ONTARIO — Photographer Bertha Bishop said she treats every dog like her own.
“I’m not a trained veterinarian or vet tech, but I love all the dogs I meet,” she said. “We know we can’t save them all, but you have to start somewhere.”
Bishop got involved with veterinarian Susan Burkhart’s nonprofit 4 Leaf Rover after adopting Turk. Burkhart brought the dog back to the U.S. from the Turk and Caicos Islands, hence his name.
“When she met him, he was a very sick little puppy,” Bishop said. “He needed some intensive care and couldn’t get that in the Caribbean. And I loved the mission of 4 Leaf Rover so much that I started helping with marketing and photos.”
Burkhart took her first trip to a Caribbean island in 2020 for a work conference and scheduled a vacation afterward.
“I ended up spending the whole five days that was supposed to be my vacation driving around feeding and checking animals,” she said. “There’s not a full-time vet on that island and the pet culture is different there, so a lot of these dogs live on the beaches.
“I started 4 Leaf Rover because of that trip, and we raised money thanks to generous people in Ohio to spay and neuter 289 animals, including one turtle.”
Burkhart took a nine-person U.S. team to Sint Maarten from May 25 to April 3 to spay/neuter and treat 287 dogs. The team included three veterinarians, two veterinary technicians, one veterinary student, one photojournalist and two other volunteers.
Physician Eddie Lee of Sarasota, Florida and multiple island rescue organizations joined the team to offer free treatments for stray animals.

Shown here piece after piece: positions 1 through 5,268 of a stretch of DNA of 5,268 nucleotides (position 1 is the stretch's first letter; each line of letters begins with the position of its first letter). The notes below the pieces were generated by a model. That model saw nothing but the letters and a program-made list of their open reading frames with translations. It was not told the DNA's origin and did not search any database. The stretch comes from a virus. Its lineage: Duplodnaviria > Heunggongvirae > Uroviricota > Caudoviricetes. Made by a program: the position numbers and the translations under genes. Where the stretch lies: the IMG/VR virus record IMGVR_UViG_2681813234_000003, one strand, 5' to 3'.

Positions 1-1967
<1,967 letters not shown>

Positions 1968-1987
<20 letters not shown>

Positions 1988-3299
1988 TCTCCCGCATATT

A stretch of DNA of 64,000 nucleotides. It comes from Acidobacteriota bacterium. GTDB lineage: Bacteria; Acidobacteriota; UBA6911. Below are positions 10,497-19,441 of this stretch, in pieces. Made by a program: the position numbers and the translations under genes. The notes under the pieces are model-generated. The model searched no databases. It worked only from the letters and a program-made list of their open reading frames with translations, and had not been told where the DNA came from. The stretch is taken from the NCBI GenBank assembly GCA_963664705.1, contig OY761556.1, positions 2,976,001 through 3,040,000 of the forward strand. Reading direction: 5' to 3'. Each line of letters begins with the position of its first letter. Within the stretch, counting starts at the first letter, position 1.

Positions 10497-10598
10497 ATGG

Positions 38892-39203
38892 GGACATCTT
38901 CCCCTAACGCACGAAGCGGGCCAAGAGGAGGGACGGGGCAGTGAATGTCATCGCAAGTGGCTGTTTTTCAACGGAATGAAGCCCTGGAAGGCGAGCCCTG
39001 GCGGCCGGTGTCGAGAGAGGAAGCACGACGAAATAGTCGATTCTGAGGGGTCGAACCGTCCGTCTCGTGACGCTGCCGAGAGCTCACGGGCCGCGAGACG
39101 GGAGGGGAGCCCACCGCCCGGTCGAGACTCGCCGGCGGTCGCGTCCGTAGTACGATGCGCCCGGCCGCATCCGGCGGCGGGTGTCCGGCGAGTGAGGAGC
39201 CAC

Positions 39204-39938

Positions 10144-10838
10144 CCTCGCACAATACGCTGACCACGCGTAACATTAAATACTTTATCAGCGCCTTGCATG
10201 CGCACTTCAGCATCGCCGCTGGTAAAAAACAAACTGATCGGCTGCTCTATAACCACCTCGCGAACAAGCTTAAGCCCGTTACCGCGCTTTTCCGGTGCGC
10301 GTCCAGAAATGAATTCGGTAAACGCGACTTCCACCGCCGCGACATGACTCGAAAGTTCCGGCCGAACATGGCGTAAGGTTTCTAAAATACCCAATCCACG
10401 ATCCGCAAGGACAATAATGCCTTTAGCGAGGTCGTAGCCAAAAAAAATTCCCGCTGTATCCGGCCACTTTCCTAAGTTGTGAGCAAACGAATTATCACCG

“We vaccinated those dogs and cats, we tested them for heartworm and gave them flea and skin infection treatments,” Burkhart said. “(All of this) was in a M*A*S*H-style pop-up clinic. You have to stop at some point because our vets get numb hands from so many treatments.”
Burkhart said 4 Leaf Rover partnered with local volunteers to get the word out about the clinic and offered the opportunity to book free appointments for spaying/neutering and disease testing.
“Our primary goal is to control the overpopulation problem and educate existing pet owners on how to keep them healthy,” she said. “Those animals can’t help where they live and we don’t think geography should determine whether an animal gets help or not.
“Although flying dogs back to the U.S. isn’t our main focus, sometimes the really sick ones need more care than what we can offer on the island, and it’s hard for us bleeding-heart animal lovers to walk away from them.”
As the owner of three island rescues herself, Bishop warned they’re usually not good for first-time dog owners.
“They get into everything because that’s how they found food and that’s what years of being homeless selects for,” she said. “They take a lot of work to be a typical American pet, but it’s really rewarding and now we have one of the sweetest dogs.”
4 Leaf Rover’s next mission in the Caribbean is scheduled for October. The nonprofit is also serving the local north central Ohio community with low-cost spay/neuters for cats at Burkhart’s local practice in the Animal Medical Center of Ontario.
The next community cat day hasn’t been scheduled yet, but Burkhart said she expects it to cost $25 for spay/neuter, pain medication, rabies shot and testing.
4 Leaf Rover has also purchased a semitrailer to convert into a spay/neuter mobile clinic with three surgerical areas. Burkhart said they need to raise $30,000 to fully convert it and have it ready for service by the fall.
“I just felt that animals have given me the opportunity to have such an amazing life and it’s time to give back to the ones whose owners can’t afford standard care,” Burkhart said. “The need is so desparate in the islands, but we want to continue to help at home, too.”
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